Should professional dancers be able (allowed) to perform in amateur folk dance festivals? – Part two – It seems that Szigetvári József has got ten plenty of responses to the above ques tion he posed in the spring issue of folk MAG a zin. There is general agree ment at the moment that some official decision should be taken on the matter and some rules be made by the entities which or ga nize and sponsor such juried festivals and competitions. Any thoughts, opin ions and arguments are still invited on the matter.
Music, dance and handi craft summer camps
As a singer, story teller and ethnographer, Berecz András has an intimate relationship with a particularly rich side of the Hungarian lan guage and he offers some great exam ples bearing witness to the fact that language and intellectual creativity are not confined within the walls of cities and universities. Here are tidbits from his extensive travels talking to people, collecting and performing in the country side throughout Hungary, Transylvania and other areas where Hungarians live. Interview by Léka Géza
Upon release of a New CD: Dimó Dalai (Dimó's songs) Etnofon In a conversation with folk musician Éri Péter, the editor of this CD, we hear not only about the extraordinarily talented Gypsy singer of this recording, but also about the work of the great Hungarian ethnographer Martin György who made the field recordings that are being released here for the first time on CD. An enormous amount of recorded material has been left in the estate of Martin György, this recording is the first of a series which will present selections from the wealth of valuable material. Jávorszky Béla Szilárd – from the Budapest daily Népszabadság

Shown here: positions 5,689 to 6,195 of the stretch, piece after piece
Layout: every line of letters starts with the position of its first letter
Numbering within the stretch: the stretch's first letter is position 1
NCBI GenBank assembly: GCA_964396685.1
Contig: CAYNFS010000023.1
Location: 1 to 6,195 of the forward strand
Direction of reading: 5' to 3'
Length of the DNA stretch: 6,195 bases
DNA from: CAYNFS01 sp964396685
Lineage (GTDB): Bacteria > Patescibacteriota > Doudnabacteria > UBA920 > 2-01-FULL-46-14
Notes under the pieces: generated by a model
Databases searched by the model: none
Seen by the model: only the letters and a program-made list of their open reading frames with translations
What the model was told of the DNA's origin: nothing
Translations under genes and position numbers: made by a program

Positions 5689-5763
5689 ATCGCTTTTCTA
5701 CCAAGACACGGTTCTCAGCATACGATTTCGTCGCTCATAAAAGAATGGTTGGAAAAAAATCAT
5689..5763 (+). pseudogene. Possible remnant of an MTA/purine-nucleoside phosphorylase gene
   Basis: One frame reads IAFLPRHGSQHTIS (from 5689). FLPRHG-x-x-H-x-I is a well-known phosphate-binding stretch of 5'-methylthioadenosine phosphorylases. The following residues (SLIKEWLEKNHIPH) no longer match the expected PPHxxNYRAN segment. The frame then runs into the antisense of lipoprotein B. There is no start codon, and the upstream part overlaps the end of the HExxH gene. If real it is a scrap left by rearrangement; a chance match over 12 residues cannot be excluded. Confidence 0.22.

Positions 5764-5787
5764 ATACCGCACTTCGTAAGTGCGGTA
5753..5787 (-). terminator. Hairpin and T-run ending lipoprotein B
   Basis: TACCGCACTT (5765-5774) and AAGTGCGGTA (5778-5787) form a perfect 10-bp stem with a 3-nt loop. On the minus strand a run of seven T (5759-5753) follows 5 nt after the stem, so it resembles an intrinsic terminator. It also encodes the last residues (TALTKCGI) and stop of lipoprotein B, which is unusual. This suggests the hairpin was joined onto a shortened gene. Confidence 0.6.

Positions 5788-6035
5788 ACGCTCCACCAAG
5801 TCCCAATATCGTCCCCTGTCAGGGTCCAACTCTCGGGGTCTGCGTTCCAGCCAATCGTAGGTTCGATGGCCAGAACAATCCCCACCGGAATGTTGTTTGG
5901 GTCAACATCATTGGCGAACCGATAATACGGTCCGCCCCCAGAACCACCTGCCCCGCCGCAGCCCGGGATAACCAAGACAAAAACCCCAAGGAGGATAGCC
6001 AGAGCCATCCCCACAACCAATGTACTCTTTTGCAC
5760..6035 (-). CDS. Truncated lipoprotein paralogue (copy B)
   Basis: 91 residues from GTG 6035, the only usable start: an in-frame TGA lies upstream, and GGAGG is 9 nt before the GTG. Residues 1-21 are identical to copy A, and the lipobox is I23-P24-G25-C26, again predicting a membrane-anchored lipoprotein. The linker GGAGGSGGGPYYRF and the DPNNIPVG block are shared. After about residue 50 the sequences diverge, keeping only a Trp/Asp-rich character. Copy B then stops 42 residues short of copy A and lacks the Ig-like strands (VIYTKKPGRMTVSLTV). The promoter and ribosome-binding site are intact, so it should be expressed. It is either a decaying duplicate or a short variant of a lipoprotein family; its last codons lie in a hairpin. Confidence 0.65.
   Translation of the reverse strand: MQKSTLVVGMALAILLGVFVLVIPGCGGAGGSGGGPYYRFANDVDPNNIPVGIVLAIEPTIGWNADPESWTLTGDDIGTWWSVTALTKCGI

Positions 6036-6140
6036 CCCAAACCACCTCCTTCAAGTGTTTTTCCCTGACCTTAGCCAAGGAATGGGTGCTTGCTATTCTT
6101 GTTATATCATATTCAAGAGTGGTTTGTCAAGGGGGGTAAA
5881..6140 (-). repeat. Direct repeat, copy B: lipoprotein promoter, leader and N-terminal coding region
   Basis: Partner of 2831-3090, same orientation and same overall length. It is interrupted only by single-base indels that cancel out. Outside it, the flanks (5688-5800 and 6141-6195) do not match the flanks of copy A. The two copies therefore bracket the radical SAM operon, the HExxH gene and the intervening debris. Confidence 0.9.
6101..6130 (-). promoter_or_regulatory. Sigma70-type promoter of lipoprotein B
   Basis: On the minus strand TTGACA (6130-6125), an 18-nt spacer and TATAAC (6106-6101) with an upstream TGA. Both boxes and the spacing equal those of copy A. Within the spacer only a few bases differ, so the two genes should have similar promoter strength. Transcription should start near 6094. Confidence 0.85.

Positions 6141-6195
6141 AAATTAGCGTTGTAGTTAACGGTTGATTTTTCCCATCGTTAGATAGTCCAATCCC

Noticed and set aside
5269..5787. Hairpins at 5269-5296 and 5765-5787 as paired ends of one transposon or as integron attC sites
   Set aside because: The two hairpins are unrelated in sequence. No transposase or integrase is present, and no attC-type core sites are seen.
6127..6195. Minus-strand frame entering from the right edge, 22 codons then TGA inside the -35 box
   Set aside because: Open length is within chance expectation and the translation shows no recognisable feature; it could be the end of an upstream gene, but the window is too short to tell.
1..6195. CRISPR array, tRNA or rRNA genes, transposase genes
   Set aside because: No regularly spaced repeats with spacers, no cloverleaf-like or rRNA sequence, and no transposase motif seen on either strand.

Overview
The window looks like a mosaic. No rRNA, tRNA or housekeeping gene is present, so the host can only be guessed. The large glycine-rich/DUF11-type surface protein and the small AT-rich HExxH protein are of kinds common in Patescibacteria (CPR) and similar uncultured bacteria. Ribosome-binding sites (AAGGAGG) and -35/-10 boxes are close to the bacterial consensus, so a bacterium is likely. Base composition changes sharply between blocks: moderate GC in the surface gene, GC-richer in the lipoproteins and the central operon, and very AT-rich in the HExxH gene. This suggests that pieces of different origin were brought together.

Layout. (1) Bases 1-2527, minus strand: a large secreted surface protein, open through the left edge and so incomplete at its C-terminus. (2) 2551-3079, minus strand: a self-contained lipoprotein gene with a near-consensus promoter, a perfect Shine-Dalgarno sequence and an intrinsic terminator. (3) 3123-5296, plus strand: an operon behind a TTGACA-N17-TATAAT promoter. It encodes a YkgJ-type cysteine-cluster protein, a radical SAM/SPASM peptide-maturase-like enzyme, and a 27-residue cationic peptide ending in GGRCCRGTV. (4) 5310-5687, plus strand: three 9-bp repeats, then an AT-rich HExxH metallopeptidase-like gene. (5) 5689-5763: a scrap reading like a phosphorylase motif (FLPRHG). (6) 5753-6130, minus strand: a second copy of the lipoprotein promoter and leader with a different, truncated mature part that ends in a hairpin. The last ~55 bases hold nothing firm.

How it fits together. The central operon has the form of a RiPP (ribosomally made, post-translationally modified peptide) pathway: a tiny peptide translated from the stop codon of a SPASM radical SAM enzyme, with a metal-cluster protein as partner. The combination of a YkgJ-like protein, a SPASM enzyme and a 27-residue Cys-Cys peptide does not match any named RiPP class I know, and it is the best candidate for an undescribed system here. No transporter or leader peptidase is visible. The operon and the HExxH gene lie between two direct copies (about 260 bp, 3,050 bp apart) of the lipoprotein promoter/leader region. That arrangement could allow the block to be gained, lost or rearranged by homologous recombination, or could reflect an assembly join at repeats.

Árendás Péter, kontra player of Budapest's Tükrös Ensemble reports on their month long tour to Australia in April. They were hosted by the Kengugro Dance Ensemble and the Transylvaniacs Band of Sydney. „Here at home when we go out to a táncház it probably doesn't even occur to us what a great thing we've got here, we can do this several times a week; we can hear and dance to live music. In Australia this is just a dream: an entire Hungarian band playing folk music... happened the last time 14 years ago..."
In dedication and celebration of dance, music, youth and fabulous display of ethnic variety. The speech that opened the Gala program of the National Táncház Festival in Budapest in March 2000. Dávid Ibolya, Hungarian Minister of Justice.
Commentary on the National Dance House Festival of March 2000. (Forthe first time in at least 15 years the annual dance house festival had to be held in a different place. The reason: the former location of the event, the Budapest Sports Hall, burned down in De cem ber 1999.) This year the event was held at the agricultural and commercial fair grounds in Budapest. As Vitányi Iván put it in his article, „not really the ideal place for a cultural event.” But he goes on to say that neither he nor anyone else has come up with a better solution for where an event of such magnitude could concievably be held. The Sports Hall wasn't ideal either. This year the fair grounds of fered more fresh air and space, but the sound was atrocious (is it possible to engineer good sound in a place like that?) and the dance floor was asphalt. However it continues to be an enormously popular and well attended event both for those who have never seen anything like it and for those who have been involved in the folk dance and music scene forever and want to run into every one they have ever known.
Nyisztor György of Méhkerék (1922–1987) by Gombos András. A study on an extraordinary dance personality from the ethnically Romanian village in Békés County in Eastern Hungary. Largly a listing of this traditional dancer's achievements, entries on him in the archives, his students and existing written materials on this man's dancing, with some comment on the changes in the role of local dance traditions during the later portion of his life and on how his relative fame and resultant travels affected his life.